One Dish: the 'omigod' peach pie

Make the pie. Eat the pie. Become a pie-hound. Kate McDermott will help you.

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Kate's scrumptious peach pie

Make the pie. Eat the pie. Become a pie-hound. Kate McDermott will help you.

There are three kinds of people in the world, Kate McDermott will tell you: pie-makers, pie-eaters, and pie-seekers. The epic pie odyssey of New Yorker writer Sue Hubbell 20 years ago concluded that you could not get pie west of Oklahoma; you got cobbler. But that was in 1989.

There's another argument: There are pie people and there are cake people. It's a distinction that eludes me completely, since I don't consider myself either one, or didn't until I watched McDermott bake a pie. After all, people have been making pie since the dawn of civilization (since the advent of milled grain, at any rate), and McDermott's mission these days — she used to be a musician — is to teach the mechanics as well as the art of pie-making to whoever comes through the door.

Begin, she insists, with King Arthur unbleached all-purpose flour. "I want wheat growers to take this class," she says, "so they can see what a difference the right flour makes." Then Irish butter, foil-wrapped Kerrygold, with high fat content. Leaf lard; she gets hers shipped from Pennsylvania. Regular sugar, a touch of seasoning (salt, nutmeg), some thickener so you don't get fruit soup.

For the fruit, at this time of year McDermott uses Frog Hollow Cal-Red peaches, shipped in single-layer boxes from the farm in Brentwood, Calif. McDermott's ex, Jon Rowley, started the Peach-O-Rama promotion for Metropolitan Markets with these peaches, using a refractometer to measure the sugar content: at least 13 brix (percent sugar).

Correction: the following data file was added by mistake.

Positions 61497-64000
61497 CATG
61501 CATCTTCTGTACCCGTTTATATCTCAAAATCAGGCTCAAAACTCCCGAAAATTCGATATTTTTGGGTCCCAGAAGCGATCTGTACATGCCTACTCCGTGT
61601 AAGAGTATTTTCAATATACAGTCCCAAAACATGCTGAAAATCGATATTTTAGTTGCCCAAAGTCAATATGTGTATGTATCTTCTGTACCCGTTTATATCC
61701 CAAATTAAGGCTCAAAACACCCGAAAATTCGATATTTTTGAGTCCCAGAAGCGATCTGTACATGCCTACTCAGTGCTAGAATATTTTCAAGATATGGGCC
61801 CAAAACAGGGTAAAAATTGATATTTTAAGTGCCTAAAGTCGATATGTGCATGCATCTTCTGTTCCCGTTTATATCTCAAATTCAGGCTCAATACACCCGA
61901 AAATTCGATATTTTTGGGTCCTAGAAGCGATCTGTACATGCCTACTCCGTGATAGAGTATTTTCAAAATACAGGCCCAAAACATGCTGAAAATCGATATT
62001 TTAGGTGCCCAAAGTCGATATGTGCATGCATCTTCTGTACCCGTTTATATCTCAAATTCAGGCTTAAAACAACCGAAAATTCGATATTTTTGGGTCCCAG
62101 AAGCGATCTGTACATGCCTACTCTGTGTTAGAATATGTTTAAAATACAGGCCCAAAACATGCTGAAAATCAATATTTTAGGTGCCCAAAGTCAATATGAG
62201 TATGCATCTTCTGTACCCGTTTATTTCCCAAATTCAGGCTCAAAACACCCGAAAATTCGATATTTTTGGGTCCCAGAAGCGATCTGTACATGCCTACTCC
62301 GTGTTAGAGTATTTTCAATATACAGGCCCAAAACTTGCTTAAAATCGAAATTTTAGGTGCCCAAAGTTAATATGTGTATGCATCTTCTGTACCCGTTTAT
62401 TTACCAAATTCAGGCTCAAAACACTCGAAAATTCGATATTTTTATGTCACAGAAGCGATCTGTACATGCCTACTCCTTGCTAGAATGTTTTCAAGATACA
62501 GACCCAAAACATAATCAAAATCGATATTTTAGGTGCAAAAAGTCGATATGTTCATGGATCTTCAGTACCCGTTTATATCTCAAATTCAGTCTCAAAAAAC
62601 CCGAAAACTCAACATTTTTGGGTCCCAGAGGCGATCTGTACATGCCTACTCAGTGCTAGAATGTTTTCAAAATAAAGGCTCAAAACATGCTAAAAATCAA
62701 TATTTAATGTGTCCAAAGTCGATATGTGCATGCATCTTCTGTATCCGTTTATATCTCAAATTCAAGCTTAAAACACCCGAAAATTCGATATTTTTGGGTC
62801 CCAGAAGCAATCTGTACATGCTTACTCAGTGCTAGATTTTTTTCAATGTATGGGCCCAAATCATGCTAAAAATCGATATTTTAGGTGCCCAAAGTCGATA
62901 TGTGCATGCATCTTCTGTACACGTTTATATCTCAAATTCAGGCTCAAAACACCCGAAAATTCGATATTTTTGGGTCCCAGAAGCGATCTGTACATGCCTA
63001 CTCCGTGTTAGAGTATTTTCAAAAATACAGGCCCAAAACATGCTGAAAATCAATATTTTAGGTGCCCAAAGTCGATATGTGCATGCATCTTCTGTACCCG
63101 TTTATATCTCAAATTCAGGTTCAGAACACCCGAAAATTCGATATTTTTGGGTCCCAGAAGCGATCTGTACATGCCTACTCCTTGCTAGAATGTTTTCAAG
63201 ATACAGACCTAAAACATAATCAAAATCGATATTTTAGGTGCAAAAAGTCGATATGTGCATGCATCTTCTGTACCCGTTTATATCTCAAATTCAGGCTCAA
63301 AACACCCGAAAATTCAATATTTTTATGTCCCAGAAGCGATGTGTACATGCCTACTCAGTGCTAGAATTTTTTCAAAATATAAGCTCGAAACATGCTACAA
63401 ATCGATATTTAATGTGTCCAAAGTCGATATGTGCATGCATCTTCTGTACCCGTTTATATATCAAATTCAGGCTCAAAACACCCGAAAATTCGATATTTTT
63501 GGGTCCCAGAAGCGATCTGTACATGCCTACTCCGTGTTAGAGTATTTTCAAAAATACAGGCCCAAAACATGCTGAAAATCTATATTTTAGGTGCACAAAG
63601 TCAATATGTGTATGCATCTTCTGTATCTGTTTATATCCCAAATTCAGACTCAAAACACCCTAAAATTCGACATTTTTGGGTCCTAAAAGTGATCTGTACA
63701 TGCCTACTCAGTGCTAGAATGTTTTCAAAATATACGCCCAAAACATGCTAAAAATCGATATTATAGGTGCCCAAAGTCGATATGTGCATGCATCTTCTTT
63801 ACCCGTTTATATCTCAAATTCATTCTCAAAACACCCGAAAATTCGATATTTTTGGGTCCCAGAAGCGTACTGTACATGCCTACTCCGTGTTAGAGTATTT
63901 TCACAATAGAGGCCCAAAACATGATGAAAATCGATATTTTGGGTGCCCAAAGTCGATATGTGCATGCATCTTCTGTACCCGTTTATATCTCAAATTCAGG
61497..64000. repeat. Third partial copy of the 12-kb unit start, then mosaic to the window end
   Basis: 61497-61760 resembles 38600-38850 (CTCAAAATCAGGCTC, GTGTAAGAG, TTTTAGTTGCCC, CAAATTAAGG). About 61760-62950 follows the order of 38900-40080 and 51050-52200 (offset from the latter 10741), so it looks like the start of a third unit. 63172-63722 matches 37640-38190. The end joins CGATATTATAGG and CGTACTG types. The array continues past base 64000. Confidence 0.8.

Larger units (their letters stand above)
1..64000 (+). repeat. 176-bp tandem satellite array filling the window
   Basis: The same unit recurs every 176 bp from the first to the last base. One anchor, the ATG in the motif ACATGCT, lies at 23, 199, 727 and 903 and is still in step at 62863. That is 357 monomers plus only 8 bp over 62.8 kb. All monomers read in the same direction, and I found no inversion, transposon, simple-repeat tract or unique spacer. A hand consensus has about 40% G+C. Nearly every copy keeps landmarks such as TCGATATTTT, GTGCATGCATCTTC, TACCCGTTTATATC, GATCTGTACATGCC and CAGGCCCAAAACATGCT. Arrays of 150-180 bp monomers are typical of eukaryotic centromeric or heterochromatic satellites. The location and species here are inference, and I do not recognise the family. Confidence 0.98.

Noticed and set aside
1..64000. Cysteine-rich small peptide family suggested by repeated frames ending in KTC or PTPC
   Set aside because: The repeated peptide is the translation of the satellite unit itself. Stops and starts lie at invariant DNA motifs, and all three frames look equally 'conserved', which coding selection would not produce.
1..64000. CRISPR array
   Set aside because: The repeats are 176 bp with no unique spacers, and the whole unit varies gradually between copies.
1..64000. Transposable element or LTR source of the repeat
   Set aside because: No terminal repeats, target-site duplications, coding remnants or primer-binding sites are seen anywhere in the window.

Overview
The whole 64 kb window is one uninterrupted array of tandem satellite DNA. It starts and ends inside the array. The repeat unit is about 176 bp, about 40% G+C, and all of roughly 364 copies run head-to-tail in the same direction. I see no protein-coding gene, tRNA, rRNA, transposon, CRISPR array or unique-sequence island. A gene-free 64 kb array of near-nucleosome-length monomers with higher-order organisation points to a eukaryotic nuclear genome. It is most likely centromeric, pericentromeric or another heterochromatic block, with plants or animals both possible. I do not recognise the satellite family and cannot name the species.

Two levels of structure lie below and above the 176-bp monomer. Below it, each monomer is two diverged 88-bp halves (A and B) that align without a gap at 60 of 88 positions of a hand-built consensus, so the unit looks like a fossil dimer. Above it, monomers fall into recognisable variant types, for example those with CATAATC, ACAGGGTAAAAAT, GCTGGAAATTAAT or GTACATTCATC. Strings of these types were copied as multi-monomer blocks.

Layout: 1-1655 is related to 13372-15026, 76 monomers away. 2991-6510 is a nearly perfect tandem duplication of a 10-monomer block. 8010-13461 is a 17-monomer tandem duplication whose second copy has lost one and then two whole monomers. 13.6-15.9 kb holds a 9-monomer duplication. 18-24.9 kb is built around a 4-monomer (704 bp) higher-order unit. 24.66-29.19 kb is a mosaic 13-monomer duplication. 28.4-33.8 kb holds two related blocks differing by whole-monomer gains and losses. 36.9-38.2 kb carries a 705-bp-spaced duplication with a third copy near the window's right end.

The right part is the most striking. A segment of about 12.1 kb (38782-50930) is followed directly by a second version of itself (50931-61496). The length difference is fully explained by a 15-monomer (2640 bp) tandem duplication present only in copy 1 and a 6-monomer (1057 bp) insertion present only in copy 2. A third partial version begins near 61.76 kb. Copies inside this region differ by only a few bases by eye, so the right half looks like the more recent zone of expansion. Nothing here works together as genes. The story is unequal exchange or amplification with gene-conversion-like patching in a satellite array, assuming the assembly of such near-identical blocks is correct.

For this day's demonstration at Diane's Market Kitchen in Post Alley (at Madison), McDermott uses peaches that measured 20 brix, off the charts. "The omigod peach," McDermott calls it.

The details of the pie-making process are not complicated, as long as you keep everything ice-cold, and won't be repeated here. They're at McDermott's website, and she teaches pie-making classes in Seattle and Port Angeles.

Trust me that when you taste the pie, with its flakey crust and luscious filling, you will become a believer. The very act of pie-eating will turn you into a pie-seeker. You are a disciple now, reciting the mantra: Be happy, eat pie.


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About the Authors & Contributors

Ronald Holden

Ronald Holden

Ronald Holden is a regular Crosscut contributor. His new book, published this month, is titled “HOME GROWN Seattle: 101 True Tales of Local Food & Drink." (Belltown Media. $17.95).